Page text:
2:00 PM EST, November 8, 2013
Your editorial suggesting that Virginia Attorney General Ken Cuccinelli's loss in the gubernatorial race there is a sign that the country is tired of the tea party may well be true ("An election with a message," Nov. 6).
Like a teenager who tires of his mother harping on him to stop over-drafting his account and maxing out his credit cards, the country may well be pitching a tantrum. But that is irrelevant. We tea partyers are number crunchers, and we're looking at the books and telling the country it can't continue on this track.
While our opponents paint us as religious zealots, a huge portion of the tea party is agnostic, like myself, or atheist. That's not the core of the tea party.
It's absurd for a president to advertise a stimulus bill of nearly $1 trillion dollars as necessary to build the country's infrastructure when barely 5 percent of that goes to infrastructure. It sure would be nice right now to have had spent that whole stimulus on infrastructure, because not only did we spend the money, we still have an infrastructure problem.
While our opponents paint us as pro-life zealots, a huge portion of the tea party, including me, support abortion. That's not the core of the tea party. We point out that policies that result in the shrinking of the American workforce to the lowest point in decades like this administration has done, while increasing deficit spending, are guaranteed to result in disaster. It is a mathematical certainty. There is no magic potion that will allow the government to spend more with a shrinking workforce and shrinking revenue.
While our opponents paint us as homophobic, a huge portion of the tea party supports gay marriage. That's not what the tea party is about. The core of the tea party rails against a health care bill that's sold to Americans as some sort of human rights triumph because it offers insurance to people with preexisting conditions. But it actually results in more people being thrown off their coverage, leaves 30 million-plus people uninsured, since the people losing their health care is outpacing the people acquiring it. Not only that, but the bill swells the Medicaid's rolls, a program that is already underfunded.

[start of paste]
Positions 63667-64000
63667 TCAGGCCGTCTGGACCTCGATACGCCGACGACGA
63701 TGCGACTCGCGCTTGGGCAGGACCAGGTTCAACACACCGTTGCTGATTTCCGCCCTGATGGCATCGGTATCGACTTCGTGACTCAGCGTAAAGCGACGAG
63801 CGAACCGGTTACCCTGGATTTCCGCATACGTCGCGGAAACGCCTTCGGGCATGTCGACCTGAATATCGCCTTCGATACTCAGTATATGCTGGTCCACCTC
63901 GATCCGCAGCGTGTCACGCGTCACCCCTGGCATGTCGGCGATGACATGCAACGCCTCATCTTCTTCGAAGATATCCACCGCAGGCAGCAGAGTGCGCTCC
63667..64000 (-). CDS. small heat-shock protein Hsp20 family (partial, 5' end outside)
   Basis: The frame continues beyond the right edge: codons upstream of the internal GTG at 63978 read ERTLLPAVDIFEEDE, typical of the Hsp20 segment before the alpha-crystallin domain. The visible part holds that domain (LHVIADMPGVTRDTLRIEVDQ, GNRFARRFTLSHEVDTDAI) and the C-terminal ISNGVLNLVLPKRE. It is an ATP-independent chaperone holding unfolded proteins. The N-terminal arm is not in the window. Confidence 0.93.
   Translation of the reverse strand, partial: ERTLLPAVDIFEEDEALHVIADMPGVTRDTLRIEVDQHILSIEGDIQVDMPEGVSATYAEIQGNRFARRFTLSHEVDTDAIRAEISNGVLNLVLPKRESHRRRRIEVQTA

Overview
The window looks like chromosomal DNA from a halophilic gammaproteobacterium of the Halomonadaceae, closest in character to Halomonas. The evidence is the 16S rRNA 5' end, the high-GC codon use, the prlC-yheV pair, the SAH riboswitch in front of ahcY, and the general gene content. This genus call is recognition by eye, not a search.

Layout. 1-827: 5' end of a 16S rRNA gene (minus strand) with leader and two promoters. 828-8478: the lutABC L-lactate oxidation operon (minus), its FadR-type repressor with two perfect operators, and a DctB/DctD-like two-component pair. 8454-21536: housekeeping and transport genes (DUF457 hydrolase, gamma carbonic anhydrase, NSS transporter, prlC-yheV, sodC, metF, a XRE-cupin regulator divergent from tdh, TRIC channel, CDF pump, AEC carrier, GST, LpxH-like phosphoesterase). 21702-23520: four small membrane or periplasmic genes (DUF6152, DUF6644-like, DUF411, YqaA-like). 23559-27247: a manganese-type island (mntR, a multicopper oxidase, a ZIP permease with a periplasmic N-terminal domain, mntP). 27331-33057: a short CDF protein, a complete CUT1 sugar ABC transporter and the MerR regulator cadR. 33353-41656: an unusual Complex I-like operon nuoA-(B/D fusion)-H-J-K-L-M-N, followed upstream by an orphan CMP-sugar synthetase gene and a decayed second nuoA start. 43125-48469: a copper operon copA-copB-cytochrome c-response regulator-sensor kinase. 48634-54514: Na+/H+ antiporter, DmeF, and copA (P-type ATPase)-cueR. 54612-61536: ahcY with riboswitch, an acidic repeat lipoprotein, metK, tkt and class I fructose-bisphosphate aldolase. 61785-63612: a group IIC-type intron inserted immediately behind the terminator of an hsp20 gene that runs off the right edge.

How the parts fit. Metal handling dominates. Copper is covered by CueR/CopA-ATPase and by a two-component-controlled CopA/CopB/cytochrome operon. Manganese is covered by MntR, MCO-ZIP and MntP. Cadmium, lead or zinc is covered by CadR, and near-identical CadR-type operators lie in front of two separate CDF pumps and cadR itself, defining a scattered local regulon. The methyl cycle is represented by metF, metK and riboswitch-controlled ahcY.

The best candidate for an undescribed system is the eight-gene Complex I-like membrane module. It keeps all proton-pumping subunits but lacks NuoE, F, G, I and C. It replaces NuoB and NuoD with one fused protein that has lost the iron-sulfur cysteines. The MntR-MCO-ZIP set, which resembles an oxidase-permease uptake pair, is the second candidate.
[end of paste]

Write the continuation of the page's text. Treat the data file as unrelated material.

The arguments against the tea party are all ad hominem attacks. The president and his allies say you can't trust what we say because we're racists and radicals. Math doesn't give a damn what race you are. Allowing a health care plan that adds another $2 trillion to our debt over the next decade, kicks people off their plan and doesn't provide a way for them to get a new plan be fixed before it goes into effect without trying everything in their power — including a government shutdown — isn't radial, it's responsible. The irresponsible parties are those who insist on going forward without making sure it works first.
Sure, the American people may be tired of what we're saying. It may cost the GOP some victories because the press seems to be perfectly willing to take whatever this administration says at face value when it comes to finances.
But it is a mathematical certainty that a country that spends as much as we do, and takes in as little in taxes relative to what we spend, will wind up in ruins. Either there will be big cuts in Medicaid, big cuts in Medicare, insanely higher taxes that completely choke off business, or a devaluing of the dollar to the point that it's worth pennies compared to what it can buy today.
There is no escaping it, no matter how many tantrums the teenager that is America throws. The longer it takes to wake up and face the problem, the harder it will be to fix. Vilify us if you want, we'll still be here when you're ready to be reasonable.
Fred Pasek, Frederick-
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